Europe’s venture philanthropists “define identity” with new charter

Venture philanthropists and other impact investors across Europe are signing a new charter committing to uphold certain principles in their work and defining themselves as “investors for impact” in contrast to “investors with impact”.

The European Venture Philanthropy Association (EVPA) marked its fifteenth birthday yesterday by launching the Charter of Investors for Impact at its annual conference in The Hague, where the Queen of the Netherlands (pictured above second left) was guest of honour.

The organisation, which has around 300 members, launched a report which assesses the venture philanthropy movement’s journey so far, as well as looking towards its future. Alongside the 100-page report, the charter sets out ten commitments which include to “uphold high ethical standards” and to “put the final beneficiaries at the centre of the solutions”.

The charter is the articulation of our DNA in a way that creates coherence and alignment

Welcoming the 750 delegates from 63 countries to the event on 6 November, the CEO of EVPA, Steven Serneels, said: “After 15 years, we are teenagers. We are looking for an identity.”

He said that the venture philanthropy movement needed an identity “not to ringfence ourselves” but “to be clear about what we can deliver and what we cannot deliver”.

The report, 15 Years of Impact: Taking stock and looking ahead outlines the need for the distinction between the two groups of investors. It says: “As more capital becomes available for solving social issues, and more and diverse players enter the impact ecosystem, questions arise regarding impact washing and impact integrity.”

Impact integrity, adds the report, is “fundamental for the credibility of the entire social impact investment movement”.

EVPA defines “investors for impact” as capital providers which put social purpose organisations at the centre of their investments, taking risks that no other investors can or will take. Examples include charitable foundations that have moved into venture philanthropy in recent years, and they often support early-stage ventures. These organisations are the core members of EVPA.

“Investors with impact”, on the other hand, need to guarantee a certain financial return on their investments alongside the impact returns. Examples include institutional investors, and they often scale successful business models.

The charter, said EVPA member Audrey Selian, director of Rianta Capital, “is the articulation of our DNA in a way that creates coherence and alignment. It is an opportunity for us as a collective to understand what unifies us.”

Queen Máxima joins discussions

Serneels presented a copy of the report to Queen Máxima, who attended the opening morning of the event. The Queen is an Argentinian former financier who is widely admired by Dutch people and well-known for her work to promote inclusive finance worldwide.

The Queen attended several workshops where she took part in round-table discussions. She also spent some time talking to EVPA members, including Daniel Brewer, CEO of impact investment firm Resonance, who highlighted the UK’s Social Investment Tax Relief system, and Neven Marinovic, president of the Euclid Network and co-founder of Smart Kolektiv in Serbia, with whom she discussed the challenges of supporting entrepreneurship in post-Communist societies.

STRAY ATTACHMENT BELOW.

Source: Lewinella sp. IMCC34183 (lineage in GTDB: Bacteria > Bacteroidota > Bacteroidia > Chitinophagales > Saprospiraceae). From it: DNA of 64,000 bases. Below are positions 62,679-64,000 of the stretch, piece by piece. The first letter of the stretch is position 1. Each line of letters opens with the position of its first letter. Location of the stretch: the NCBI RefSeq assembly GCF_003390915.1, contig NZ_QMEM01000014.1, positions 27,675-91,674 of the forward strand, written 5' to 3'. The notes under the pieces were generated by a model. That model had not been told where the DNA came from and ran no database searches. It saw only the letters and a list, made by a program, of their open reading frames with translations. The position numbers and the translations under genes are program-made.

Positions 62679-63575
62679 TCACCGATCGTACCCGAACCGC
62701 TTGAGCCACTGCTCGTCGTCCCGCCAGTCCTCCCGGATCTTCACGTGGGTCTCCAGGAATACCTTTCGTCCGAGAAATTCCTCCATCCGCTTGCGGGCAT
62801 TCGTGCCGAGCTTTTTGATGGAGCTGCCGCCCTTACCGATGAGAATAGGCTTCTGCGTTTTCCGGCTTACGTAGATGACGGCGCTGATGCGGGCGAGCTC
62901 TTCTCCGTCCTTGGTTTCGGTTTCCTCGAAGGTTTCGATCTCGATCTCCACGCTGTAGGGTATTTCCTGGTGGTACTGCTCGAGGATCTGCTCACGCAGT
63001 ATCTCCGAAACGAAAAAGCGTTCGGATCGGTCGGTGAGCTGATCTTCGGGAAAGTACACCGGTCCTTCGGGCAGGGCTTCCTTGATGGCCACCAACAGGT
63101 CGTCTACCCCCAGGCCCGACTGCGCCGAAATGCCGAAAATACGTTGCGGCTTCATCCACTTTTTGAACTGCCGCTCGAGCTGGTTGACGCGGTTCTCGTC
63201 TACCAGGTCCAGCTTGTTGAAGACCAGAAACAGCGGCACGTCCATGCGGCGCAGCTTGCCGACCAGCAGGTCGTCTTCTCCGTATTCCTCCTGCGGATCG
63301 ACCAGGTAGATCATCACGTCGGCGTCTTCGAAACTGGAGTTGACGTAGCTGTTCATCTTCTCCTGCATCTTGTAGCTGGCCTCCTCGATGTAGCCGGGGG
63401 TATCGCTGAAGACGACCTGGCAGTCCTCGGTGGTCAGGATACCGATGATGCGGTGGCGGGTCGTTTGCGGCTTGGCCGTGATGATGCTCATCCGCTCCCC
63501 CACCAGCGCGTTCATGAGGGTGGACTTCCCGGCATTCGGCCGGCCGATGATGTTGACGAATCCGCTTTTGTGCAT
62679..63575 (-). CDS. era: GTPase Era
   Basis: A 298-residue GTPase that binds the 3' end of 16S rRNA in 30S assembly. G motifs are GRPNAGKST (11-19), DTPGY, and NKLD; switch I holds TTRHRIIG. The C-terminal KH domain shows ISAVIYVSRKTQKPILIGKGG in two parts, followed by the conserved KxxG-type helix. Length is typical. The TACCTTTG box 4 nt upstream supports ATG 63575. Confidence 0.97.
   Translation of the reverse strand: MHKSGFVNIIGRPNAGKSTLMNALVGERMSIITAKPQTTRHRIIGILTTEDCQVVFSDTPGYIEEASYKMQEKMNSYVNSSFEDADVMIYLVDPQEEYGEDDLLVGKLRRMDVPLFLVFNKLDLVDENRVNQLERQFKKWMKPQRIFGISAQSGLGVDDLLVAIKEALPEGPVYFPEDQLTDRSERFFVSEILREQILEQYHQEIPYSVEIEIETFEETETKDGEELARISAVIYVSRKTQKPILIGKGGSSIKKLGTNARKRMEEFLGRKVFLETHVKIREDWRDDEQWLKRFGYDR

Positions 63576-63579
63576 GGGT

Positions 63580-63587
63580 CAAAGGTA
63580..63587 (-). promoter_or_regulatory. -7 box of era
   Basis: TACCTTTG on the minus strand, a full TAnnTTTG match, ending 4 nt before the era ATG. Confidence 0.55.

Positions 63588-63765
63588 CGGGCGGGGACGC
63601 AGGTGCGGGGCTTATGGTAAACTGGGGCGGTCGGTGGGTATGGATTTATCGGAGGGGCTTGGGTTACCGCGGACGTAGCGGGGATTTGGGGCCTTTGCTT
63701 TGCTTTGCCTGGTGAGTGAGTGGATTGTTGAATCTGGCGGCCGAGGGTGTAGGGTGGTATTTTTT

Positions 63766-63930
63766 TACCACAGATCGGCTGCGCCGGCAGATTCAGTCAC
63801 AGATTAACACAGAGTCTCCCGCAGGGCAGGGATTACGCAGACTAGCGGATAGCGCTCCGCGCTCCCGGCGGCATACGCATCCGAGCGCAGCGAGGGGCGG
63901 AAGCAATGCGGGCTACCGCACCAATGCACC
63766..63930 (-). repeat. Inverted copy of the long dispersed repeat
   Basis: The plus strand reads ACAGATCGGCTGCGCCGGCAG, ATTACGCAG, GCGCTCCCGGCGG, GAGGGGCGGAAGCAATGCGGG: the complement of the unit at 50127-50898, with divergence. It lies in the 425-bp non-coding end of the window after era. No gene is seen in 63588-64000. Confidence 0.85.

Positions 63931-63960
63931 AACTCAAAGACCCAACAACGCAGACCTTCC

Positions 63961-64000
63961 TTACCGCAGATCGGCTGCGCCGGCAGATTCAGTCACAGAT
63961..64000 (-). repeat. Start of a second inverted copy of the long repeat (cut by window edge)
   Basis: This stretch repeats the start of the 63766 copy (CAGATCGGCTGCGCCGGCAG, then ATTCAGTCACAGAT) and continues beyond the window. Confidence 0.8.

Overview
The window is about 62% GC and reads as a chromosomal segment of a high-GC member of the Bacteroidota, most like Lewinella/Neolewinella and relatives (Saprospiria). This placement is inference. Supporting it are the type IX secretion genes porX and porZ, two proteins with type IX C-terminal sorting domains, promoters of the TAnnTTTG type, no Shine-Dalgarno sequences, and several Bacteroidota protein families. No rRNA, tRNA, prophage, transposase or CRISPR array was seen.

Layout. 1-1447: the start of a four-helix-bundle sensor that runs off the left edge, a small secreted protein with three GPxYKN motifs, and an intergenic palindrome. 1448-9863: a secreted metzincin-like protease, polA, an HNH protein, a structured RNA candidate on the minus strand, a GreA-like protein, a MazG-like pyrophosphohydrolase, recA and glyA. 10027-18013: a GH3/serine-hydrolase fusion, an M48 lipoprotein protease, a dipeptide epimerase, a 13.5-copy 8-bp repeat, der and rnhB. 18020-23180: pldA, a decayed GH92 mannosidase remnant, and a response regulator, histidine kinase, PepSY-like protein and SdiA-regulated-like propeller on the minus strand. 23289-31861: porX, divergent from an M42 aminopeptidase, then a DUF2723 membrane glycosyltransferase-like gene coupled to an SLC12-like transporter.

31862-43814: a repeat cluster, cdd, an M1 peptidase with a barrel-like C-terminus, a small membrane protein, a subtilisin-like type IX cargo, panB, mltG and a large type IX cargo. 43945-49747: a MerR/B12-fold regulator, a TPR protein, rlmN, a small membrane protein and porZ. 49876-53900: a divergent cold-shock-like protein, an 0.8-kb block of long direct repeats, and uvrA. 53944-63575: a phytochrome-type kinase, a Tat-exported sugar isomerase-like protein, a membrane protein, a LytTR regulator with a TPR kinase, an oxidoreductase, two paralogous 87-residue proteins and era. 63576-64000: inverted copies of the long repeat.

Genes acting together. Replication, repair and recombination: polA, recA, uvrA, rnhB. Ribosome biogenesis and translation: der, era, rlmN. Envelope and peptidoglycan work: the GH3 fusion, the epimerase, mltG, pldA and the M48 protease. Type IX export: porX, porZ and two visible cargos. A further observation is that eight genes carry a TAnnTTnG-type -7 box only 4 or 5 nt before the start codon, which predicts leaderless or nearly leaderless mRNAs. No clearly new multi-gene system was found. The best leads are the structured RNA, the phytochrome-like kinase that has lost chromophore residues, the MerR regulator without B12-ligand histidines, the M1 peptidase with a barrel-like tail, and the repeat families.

Reflections on the EVPA’s beginnings

During the welcome events, four of the EVPA’s founder members took to the stage to reflect on the organisation’s early days.

American Doug Miller (pictured above far right), who had a long career in private equity before becoming the founding chairman of EVPA, described how the organisation began as a discussion between four people in his London flat in 2002 before the organisation was formally created in 2004. 

The first annual conference in 2005 had 135 attendees.

Miller said: “We identified the problems, we have made progress... but the problems themselves have grown."

He closed his message with a call to action to his colleagues, his voice cracking with emotion. “There needs to be a big sense of urgency,” he said. “I think about my kids and my grandkids and what kind of society we want them to grow up in.”

Talking to Pioneers Post after the opening addresses, EVPA chair Felipe Santos, pointed to figures from the Global Sustainable Investment Alliance, which put the size of the global "impact/community investing" sector at $444bn with an annual growth rate of 33%. 

Serneels said: "It's not about the size of the sector, but it's innovation money, it's seed capital to set something in motion. The role and success of the sector isn't about the size, it's about what we deliver in terms of solutions."

He added that it was important to gain recognition of what the movement did among other organisations involved in different types of social investment, impact investment and sustainable and responsible investment. 

"They are our allies, but we want them to recognise our role in delivering social innovations that are robust and scalable and which have an impact."

Pioneers Post was a media partner at the 2019 EVPA Annual Conference. Our reporters’ travel costs were covered by the organisers. Header photo: Spring Roll Media/EVPA.

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